Gas to liquid

A new physical process will help convert natural gas into liquid fuel, making it easier to transport

Published: Friday 31 July 1998

 Transporting compressed natur (Credit: T C Malhotra) natural gas is one of the most promising fuels available to us. It is cleaner than most other fossil fuels and is available in plenty. The only problem is its transportation, which in the absence of pipelines, is virtually impossible. Till such time as pipelines are not laid, we have the spectacular sight of huge gas flares at gas fields. But now come reports of the development of a new catalyst which will make it easier to convert natural gas into a derivative of methanol, which -- being liquid -- can be easily transported in tankers (Science , Vol 280, No 5363).

Roy A Periana and his team at the Catalytica Advanced Technologies Inc, California, usa , have reported the development of a platinum-based catalyst which will make possible a low-temperature conversion of natural gas into a methanol derivative with about 70 per cent efficiency. Natural gas is a colourless, highly inflammable gaseous hydrocarbon consisting primarily of methane and ethane. It is a petro-product that occurs commonly with crude oil. It is found in abundance in many parts of the world and could be harnessed with ease if the problems of transportation were solved. Occasionally, it is liquefied and transported but the costs are prohibitive. In the 1980s, a catalyst was discovered which could convert methane gas into methanol. But the efficiency was about 2 per cent.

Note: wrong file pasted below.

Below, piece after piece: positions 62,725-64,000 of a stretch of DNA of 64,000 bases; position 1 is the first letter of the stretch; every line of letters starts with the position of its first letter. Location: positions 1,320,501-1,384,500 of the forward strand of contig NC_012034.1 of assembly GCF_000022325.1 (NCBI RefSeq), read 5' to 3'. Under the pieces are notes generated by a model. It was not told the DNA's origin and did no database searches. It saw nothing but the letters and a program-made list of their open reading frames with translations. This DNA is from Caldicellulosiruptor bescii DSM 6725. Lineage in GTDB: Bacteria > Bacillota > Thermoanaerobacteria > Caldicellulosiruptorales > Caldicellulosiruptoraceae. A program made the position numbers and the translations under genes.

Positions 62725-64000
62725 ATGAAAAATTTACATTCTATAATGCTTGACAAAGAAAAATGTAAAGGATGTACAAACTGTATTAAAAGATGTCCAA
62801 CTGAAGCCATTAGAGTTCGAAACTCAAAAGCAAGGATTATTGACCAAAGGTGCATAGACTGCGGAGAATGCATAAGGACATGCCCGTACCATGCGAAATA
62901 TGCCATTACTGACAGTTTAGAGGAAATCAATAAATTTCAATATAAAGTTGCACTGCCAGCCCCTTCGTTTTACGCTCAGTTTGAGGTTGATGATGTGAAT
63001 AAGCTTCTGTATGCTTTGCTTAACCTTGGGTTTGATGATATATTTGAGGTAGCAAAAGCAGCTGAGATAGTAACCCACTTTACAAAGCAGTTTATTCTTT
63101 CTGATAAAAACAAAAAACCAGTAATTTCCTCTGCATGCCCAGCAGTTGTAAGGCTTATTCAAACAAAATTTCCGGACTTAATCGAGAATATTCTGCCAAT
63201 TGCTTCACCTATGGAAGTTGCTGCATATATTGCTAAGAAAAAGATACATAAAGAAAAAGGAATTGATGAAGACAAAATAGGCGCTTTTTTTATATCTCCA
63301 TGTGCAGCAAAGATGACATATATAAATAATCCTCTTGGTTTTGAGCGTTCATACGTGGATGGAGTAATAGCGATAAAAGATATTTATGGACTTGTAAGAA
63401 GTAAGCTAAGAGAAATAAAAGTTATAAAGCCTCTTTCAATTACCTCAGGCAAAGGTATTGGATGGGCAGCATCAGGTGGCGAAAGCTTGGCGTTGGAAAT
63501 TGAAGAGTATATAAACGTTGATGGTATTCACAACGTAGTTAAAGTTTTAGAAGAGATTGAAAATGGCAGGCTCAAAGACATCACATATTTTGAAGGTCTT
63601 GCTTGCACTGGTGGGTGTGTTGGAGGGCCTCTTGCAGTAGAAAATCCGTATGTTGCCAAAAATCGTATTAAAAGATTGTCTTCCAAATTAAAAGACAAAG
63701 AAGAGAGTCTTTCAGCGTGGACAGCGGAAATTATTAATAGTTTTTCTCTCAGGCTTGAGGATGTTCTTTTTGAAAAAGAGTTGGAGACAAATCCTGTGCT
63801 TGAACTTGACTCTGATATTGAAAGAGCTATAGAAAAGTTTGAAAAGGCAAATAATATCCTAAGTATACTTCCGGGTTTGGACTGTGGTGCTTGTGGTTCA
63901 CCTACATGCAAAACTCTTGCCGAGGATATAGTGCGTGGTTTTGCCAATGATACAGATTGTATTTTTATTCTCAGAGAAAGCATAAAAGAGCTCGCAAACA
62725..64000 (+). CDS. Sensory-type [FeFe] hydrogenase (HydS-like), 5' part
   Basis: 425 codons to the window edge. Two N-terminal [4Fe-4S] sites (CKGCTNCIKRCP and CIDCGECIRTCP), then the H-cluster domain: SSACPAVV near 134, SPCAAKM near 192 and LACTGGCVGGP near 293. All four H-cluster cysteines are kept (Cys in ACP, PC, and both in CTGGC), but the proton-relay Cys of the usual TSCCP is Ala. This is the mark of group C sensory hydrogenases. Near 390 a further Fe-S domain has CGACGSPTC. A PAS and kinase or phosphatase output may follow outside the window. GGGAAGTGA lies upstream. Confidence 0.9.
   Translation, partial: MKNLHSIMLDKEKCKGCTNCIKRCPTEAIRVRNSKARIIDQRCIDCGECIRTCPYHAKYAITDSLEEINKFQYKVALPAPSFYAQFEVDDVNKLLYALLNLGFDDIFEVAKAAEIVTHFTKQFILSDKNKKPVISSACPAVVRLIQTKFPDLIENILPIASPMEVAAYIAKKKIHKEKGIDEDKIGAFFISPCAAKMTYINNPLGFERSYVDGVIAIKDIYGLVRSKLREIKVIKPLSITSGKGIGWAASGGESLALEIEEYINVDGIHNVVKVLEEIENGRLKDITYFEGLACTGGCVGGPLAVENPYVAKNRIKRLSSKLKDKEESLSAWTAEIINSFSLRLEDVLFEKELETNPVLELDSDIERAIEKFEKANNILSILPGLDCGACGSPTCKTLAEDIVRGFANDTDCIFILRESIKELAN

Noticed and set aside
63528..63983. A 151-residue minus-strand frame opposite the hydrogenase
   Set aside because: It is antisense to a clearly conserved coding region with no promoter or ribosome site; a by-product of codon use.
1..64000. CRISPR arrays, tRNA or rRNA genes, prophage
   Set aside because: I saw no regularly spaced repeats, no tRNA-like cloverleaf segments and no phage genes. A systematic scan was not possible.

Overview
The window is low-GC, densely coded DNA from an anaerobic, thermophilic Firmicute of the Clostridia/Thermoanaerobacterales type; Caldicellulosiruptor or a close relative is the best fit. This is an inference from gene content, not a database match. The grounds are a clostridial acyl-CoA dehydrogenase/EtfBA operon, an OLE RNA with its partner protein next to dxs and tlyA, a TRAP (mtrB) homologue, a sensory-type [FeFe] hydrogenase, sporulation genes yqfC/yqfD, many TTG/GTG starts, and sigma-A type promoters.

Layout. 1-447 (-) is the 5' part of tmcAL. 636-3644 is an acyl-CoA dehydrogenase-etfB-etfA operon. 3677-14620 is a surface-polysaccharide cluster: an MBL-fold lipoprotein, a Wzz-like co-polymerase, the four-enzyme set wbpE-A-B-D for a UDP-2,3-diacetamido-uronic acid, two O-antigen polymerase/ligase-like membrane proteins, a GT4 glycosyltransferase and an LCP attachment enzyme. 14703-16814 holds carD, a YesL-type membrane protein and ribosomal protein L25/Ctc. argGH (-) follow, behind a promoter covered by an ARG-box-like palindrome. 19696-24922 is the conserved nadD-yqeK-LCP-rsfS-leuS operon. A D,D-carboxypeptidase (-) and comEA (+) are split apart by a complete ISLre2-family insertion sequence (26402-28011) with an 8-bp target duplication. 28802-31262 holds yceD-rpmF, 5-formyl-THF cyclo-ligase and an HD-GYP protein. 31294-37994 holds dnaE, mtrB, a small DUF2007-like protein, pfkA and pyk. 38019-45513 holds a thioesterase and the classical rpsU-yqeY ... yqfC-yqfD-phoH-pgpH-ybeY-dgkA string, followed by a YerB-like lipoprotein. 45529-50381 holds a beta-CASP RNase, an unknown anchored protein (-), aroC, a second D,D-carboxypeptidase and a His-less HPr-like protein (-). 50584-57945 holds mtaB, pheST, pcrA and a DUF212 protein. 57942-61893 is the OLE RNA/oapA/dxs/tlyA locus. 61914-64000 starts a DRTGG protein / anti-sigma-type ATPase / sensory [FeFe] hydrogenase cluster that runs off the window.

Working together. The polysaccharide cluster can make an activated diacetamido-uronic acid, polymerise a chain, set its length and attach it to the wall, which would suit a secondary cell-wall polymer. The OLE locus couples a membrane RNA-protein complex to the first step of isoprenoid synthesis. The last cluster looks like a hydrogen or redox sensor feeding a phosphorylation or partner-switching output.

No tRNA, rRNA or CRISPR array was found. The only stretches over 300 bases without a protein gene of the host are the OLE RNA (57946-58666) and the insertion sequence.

In 1993, Periana and his team had made a catalyst with mercury-based chemicals. However, it was too hazardous for use. Now the team has used a platinum-based catalyst which contains a small amount of bipyrimidine. This is essential to control the reactivity of the metal. The catalyst dissolves in a bath of sulphuric acid and works at around 200 c . It changes methane into methyl bisulphate, which then drops out of the reaction.

This is a hindrance as the final product is not methanol but something which has to be further processed to get methanol. Nevertheless, the high yield of conversion makes the process attractive. If the process proves to be viable on the industrial scale, we would witness a virtual revolution in the energy sector as it would openup a vast, hitherto untapped resource.

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